Sunday, September 30, 2012

More Pluralism on the Way, Someday

I’m not done with my pluralism series. Two more things need to be done. First, I need to say something about Realms other than the various cultural Realms I’ve discussed in connection with literature. I figure I’ll do that with a post that discusses Realms of living vs. non-living beings.

There’s a problem there. In the world of quantum mechanics and complex systems plain old matter isn’t the dead res extensa of Cartesian dualist thought. It’s more like Jane Bennet’s vibrant matter. So I’ll have to deal with that, which seems to be, in part, a matter of mere definition. But not entirely so. Note that I’ve been over some of this territory in some posts on vitalism.

Then I want to conclude with some discussion of philosophy as a discourse that covers everything. How’s that possible in a sensible way? The Anglo-American tradition’s pretty much given up on that, and it’s not at all clear to me that the Continental tradition is much better. Yet that’s what the educated laity think philosophy is, an all-encompassing synthetic view of the world and what it all means.

Well, is it, or could it be? And could it speak to the general public, in which I include intellectual specialists other than academic philosophers?

I’m not making any promises about when I’ll get around to those issues, which I figure for one substantial post each. But in August I figured I write them by the end of the month. But other things became more pressing. As recently as a week ago I was thinking the same thing about the end of September, but it’s not going to happen.

At the moment all I’m willing to say is, someday...But I want to end up at the living cosmos.


  1. Keep it up! I think the generalisation of pluralism to a non-laruellian non-philosophy is very promising.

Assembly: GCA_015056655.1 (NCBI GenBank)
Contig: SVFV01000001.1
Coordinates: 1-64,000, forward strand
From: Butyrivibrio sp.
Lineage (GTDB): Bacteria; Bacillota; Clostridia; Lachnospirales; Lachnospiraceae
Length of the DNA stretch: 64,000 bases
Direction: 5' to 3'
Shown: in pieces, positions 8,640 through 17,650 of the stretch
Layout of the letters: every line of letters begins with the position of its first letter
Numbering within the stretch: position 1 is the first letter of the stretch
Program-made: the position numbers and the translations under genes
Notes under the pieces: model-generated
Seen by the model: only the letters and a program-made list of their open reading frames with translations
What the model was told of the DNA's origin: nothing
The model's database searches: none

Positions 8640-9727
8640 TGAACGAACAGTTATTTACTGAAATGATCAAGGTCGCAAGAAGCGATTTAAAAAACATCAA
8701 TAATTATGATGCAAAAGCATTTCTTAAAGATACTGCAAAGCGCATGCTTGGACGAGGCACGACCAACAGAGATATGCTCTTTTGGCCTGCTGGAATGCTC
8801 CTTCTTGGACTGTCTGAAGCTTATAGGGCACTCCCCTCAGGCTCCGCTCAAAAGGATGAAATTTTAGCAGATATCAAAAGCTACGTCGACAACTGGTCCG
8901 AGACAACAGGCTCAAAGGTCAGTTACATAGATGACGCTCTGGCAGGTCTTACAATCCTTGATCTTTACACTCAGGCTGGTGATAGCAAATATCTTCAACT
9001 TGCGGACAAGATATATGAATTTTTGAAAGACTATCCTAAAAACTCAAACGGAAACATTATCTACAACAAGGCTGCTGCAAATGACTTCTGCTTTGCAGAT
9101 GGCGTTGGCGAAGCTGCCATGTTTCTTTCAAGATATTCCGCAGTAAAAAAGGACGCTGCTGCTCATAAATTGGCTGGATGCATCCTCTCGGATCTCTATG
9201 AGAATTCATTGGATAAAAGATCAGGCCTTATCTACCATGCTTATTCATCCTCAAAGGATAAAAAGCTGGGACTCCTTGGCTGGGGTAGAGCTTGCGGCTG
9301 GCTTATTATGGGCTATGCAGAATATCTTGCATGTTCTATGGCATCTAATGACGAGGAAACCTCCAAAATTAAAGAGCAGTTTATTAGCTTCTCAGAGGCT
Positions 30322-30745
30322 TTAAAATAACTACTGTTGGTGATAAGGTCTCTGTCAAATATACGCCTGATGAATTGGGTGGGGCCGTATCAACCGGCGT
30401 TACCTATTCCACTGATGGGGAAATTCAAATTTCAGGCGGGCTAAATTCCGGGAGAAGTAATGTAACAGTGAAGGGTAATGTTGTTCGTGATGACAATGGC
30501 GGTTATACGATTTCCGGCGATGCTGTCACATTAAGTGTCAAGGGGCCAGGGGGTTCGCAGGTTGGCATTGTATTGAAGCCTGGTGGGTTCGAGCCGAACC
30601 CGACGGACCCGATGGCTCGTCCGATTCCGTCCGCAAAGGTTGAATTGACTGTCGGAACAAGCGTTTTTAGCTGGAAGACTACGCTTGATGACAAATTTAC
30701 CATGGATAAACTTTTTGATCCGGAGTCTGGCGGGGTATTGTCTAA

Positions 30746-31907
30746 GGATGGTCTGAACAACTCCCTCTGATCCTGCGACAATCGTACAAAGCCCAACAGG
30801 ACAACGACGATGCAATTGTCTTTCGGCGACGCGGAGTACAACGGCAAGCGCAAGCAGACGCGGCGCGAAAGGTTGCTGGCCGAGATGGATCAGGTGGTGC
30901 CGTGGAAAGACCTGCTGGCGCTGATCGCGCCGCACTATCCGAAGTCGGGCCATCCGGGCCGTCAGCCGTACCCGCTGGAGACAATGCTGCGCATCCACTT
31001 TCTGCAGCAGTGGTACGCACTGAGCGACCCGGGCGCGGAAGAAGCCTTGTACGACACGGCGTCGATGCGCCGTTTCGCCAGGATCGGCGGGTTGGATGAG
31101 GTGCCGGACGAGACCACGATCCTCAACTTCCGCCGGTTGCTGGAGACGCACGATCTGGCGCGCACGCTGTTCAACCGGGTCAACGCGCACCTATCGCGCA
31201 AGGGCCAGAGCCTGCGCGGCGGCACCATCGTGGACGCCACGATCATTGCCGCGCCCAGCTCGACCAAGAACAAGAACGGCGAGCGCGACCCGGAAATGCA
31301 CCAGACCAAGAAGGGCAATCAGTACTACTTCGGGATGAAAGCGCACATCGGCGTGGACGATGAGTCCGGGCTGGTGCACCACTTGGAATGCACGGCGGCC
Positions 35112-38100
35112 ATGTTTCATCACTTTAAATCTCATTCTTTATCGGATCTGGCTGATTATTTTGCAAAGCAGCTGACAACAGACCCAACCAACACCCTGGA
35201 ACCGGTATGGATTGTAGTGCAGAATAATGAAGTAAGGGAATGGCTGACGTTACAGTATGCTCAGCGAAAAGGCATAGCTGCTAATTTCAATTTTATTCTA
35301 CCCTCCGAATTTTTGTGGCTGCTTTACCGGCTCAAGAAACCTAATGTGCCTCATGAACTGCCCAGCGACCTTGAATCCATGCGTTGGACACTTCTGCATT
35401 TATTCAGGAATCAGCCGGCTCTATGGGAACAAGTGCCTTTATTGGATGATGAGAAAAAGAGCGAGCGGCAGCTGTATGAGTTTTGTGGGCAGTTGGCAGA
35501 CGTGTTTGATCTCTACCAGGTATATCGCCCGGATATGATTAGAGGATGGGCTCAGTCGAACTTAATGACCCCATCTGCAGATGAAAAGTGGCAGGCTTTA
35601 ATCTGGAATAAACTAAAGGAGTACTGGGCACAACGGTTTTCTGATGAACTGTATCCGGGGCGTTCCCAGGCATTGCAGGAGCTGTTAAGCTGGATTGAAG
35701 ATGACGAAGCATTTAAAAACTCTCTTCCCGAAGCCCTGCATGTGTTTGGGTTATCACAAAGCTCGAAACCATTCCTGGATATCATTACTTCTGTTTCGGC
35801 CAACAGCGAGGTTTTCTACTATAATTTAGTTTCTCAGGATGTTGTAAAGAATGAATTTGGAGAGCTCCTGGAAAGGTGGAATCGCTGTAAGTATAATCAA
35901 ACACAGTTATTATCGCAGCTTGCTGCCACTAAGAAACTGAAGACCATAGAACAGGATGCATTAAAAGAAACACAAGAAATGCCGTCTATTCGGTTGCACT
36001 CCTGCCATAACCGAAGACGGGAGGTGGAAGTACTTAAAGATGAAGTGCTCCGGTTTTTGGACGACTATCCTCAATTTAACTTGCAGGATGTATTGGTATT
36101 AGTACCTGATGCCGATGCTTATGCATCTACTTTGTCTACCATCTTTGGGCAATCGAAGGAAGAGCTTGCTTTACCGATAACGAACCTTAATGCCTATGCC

2. Sorry for the extreme concision of my last comment. I think that a consequent philosophical pluralism has its own dynamic that leads from a pluralism inside philosophy, eg your pluralism of realms, to a pluralising of philosophy itself as an ontological realm and a cognitive régime claiming completeness and universality: your target of "philosophy as a discourse that covers everything ... an all-encompassing synthetic view of the world and what it all means". Here I think comes the move of putting philosophy in relation to a non-philosophical outside (non-philosophical not meaning a negation but a wider practice, as in non-Euclidean geometies). Laruelle has written on this sort of thing at length, but I don't think he can claim exclusive ownership (nor even chronological priority)of this idea, nor is he even necessarily the best exemplar of the practice of such a non-philosophy. But at least his work is a gesture in the right direction. And so he can have the operator "non-" applied to himself with as much justice as he applies it to philosophy. So a non-laruellian non-philosophy is a reasonable prolongation of pluralism.

    1. I'm not quite sure what you're getting at, Terry, but the philosophical pluralism I'm imagining, that of the Realms, can't exist without intimate interaction with all the other disciplines. The philosophers are going to have to negotiate the structure of the Realms with people who are experts many disciplines.